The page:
Lawmakers tasked with coming up with a 2015 state budget met in public this afternoon, where Senate leaders pitched once again an 11 percent pay increase for teachers – but this time, without requiring them to give up their tenure protections.

Sen. Harry Brown introduced the proposal, explaining that their budget plan would bring North Carolina up to 27th in the national rankings for teacher pay. The House’s plan would only boost North Carolina to 37th.[ See documents related to the Senate's latest offering here.]

While Rep. Brian Holloway said he was pleased to see that the Senate has offered to give up hinging pay raises on whether or not teachers give up tenure, he was quick to point out how the Senate continues to propose paying for that plan by eliminating teacher assistants.

Sen. Bob Rucho defended the Senate’s plan to eliminate TAs, noting that the teacher assistant model was put into place by former Gov. Jim Hunt and that since then, reading proficiency among North Carolina’s children has decreased.

Brown echoed Rucho’s sentiments, saying that “study after study” indicates that TAs have no positive effect on student achievement. [Authors of one study that Senate leader Phil Berger pointed to as evidence that TAs were not a necessary classroom investment have publicly said Berger misinterpreted their study results.]

Senate leaders also asked House members to defend their proposal to increase the lottery advertising budget as a way to pay for their proposed 5 percent teacher raises.

Rep. Nelson Dollar defended the House’s plan, unwilling to budge on increasing the lottery advertising budget from 1 percent to 2 percent while also enacting truth in advertising language that some say would make it harder to raise hoped for revenues.

Budget conferees will meet again in public tomorrow morning at 10 a.m.

** See update at the end of this story**

Governor Pat McCrory signed a bill on Monday that authorizes the UNC system to spend $376 million on capital improvements, while the state’s public universities await a 2015 budget proposal that could heap on more budget cuts to other critical areas of service for students.

The funds, which the Governor says will come from various fees, receipts, grants and other fundraising income, will allow NC State University to spend $35 million to renovate Reynolds Coliseum. Eastern Carolina University will be able to spend $156 million to update its student union, and other capital updates are earmarked for UNC Charlotte, Western Carolina University, UNC Chapel Hill and UNC Asheville.

Gov. McCrory has proposed a 2015 budget that would slash state funding for the UNC system by $49 million. Suggestions in McCrory’s budget for where to cut include faculty workload adjustments, reducing senior and middle management, eliminating low-enrollment programs, and restructuring research activities.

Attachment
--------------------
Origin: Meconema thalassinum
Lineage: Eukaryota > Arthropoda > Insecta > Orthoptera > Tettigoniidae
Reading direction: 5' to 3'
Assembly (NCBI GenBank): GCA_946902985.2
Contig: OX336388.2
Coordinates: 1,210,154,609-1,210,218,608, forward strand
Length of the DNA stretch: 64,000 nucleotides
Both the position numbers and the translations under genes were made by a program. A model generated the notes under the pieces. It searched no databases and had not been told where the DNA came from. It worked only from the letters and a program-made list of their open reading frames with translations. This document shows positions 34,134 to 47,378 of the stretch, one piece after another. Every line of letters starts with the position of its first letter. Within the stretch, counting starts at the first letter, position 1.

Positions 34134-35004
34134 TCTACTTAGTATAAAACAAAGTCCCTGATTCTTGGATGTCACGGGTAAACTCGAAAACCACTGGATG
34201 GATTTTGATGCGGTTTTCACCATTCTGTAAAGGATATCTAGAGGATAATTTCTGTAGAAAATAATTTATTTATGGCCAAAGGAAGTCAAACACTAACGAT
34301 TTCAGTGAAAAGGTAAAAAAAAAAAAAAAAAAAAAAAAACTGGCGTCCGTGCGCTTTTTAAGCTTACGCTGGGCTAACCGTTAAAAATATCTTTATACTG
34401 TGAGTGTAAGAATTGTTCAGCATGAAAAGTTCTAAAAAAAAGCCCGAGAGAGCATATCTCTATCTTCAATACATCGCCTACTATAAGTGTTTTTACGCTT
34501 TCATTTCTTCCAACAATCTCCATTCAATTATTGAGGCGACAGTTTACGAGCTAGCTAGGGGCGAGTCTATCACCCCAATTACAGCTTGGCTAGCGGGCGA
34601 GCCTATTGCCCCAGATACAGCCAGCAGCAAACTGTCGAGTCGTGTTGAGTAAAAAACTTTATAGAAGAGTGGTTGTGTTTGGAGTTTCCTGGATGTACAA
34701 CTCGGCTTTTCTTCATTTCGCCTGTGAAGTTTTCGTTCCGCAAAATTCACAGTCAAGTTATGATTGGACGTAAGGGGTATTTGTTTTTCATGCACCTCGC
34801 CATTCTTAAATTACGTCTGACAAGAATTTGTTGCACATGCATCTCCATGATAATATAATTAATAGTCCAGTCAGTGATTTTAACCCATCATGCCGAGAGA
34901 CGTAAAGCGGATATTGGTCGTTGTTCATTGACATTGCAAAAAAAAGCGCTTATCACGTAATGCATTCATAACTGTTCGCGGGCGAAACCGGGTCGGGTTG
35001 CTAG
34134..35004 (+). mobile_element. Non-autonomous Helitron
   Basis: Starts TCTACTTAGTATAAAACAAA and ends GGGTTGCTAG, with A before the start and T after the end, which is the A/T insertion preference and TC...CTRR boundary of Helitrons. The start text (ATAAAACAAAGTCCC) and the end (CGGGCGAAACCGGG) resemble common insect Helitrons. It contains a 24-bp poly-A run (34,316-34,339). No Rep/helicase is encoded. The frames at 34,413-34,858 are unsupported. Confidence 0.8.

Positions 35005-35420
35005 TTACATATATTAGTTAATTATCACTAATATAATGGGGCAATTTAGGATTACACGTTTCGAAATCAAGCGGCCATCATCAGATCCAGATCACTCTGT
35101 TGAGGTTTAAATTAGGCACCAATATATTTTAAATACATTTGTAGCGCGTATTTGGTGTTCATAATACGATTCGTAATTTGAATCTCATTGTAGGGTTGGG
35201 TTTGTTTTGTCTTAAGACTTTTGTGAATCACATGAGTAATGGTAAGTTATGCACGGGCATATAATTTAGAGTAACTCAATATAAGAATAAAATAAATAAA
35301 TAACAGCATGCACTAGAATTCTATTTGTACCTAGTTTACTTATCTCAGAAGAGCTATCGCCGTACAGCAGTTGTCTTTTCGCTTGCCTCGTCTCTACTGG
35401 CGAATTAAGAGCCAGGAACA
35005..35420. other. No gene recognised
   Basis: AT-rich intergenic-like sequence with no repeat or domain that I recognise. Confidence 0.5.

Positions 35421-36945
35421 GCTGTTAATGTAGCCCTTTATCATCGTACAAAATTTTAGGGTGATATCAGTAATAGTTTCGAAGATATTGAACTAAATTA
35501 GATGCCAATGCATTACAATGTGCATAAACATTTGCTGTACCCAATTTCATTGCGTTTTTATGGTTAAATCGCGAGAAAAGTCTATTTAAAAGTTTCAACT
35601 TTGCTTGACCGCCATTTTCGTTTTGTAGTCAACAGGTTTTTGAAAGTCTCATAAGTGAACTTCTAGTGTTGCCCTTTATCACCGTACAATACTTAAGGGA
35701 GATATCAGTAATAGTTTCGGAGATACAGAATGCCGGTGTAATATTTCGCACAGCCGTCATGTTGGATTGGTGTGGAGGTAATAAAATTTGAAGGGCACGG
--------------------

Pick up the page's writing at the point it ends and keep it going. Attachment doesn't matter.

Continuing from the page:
Those cuts would come on top of years of funding reductions. In 2011, the state’s universities had to cut $80 million, or 3.4 percent of its overall budget. Five hundred classes were eliminated, 3,000 jobs were cut and another 1,500 vacant jobs were eliminated.

In the four years prior to 2011, the state slashed funding to the university system by $1.2 billion.

McCrory’s 2015 budget proposal also makes a $13 million cut to all UNC centers and institutes that are not directly involved in degree production, a $10 million cut to scholarship programs for nonresident students, and a $24 million cut to account for fewer numbers of students enrolling at the state’s public universities. 

Lawmakers continue to hash out the final 2015 budget in closed door conference committee meetings this week.

**UPDATE: this post was modified to clarify that the UNC system will receive no new state appropriations as a result of this enacted legislation.

From Joni Worthington, VP for Communications, UNC System:

The University will receive NO “cash infusion” as a result of the bill signed by the Governor.   The UNC capital projects included in the bill are all non-appropriated or self-liquidating projects.  The source(s) of non-state funds used to repay the debt on these facilities will vary with the purpose of the project (e.g., student housing and food service receipts, student fees, athletic receipts, parking receipts, federal grants, private gifts, etc.), but all the funding will originate on the campus(es) constructing the buildings and not elsewhere in state government.  Even though no state funding is involved here, the University must seek legislative authorization each year to move forward with any capital projects above a certain dollar threshold.  This week the Governor signed the bill authorizing the campuses to begin those self-liquidating projects requested this session.

lw-410Reporters at the Detroit Free Press have dug deep for the past year to uncover the facts surrounding how Michigan has spent $1 billion on charter schools, yet failed to hold them accountable for their results.

Among the investigation’s findings:

  •  Michigan’s charter schools spend $1 billion per year in state taxpayer money, often with little transparency.
  •  Some charter schools are innovative and have excellent academic outcomes — but those that don’t are allowed to stay open year after year.
  •  A majority of the worst-ranked charter schools in Michigan have been open 10 years or more.
  •  Charter schools as a whole fare no better than traditional schools in educating students in poverty.
  •  Michigan has substantially more for-profit companies running schools than any other state.